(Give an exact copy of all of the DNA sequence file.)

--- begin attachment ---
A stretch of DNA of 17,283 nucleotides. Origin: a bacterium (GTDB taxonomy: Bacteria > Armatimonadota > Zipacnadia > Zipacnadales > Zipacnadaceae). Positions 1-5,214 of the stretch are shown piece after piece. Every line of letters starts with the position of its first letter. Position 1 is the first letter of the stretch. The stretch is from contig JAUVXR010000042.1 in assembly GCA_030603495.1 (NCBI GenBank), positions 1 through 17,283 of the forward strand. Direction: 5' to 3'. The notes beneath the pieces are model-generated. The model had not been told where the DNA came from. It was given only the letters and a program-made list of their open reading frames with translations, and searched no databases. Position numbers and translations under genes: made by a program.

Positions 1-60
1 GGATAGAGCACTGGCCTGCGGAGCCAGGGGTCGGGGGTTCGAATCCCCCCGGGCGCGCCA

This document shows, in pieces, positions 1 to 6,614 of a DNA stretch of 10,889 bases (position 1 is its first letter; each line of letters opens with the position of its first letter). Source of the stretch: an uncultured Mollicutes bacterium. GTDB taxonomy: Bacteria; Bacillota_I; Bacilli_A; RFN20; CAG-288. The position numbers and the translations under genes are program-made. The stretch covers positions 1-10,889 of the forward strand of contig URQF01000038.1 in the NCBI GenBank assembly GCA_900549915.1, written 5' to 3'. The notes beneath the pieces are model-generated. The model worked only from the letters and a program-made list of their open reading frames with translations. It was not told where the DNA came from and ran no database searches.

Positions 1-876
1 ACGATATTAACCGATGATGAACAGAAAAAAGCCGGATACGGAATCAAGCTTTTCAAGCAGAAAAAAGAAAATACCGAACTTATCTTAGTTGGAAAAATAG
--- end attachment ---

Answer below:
A stretch of DNA of 17,283 nucleotides. Origin: a bacterium (GTDB taxonomy: Bacteria > Armatimonadota > Zipacnadia > Zipacnadales > Zipacnadaceae). Positions 1-5,214 of the stretch are shown piece after piece. Every line of letters starts with the position of its first letter. Position 1 is the first letter of the stretch. The stretch is from contig JAUVXR010000042.1 in assembly GCA_030603495.1 (NCBI GenBank), positions 1 through 17,283 of the forward strand. Direction: 5' to 3'. The notes beneath the pieces are model-generated. The model had not been told where the DNA came from. It was given only the letters and a program-made list of their open reading frames with translations, and searched no databases. Position numbers and translations under genes: made by a program.

Positions 1-60
1 GGATAGAGCACTGGCCTGCGGAGCCAGGGGTCGGGGGTTCGAATCCCCCCGGGCGCGCCA

This document shows, in pieces, positions 1 to 6,614 of a DNA stretch of 10,889 bases (position 1 is its first letter; each line of letters opens with the position of its first letter). Source of the stretch: an uncultured Mollicutes bacterium. GTDB taxonomy: Bacteria; Bacillota_I; Bacilli_A; RFN20; CAG-288. The position numbers and the translations under genes are program-made. The stretch covers positions 1-10,889 of the forward strand of contig URQF01000038.1 in the NCBI GenBank assembly GCA_900549915.1, written 5' to 3'. The notes beneath the pieces are model-generated. The model worked only from the letters and a program-made list of their open reading frames with translations. It was not told where the DNA came from and ran no database searches.

Positions 1-876
1 ACGATATTAACCGATGATGAACAGAAAAAAGCCGGATACGGAATCAAGCTTTTCAAGCAGAAAAAAGAAAATACCGAACTTATCTTAGTTGGAAAAATAG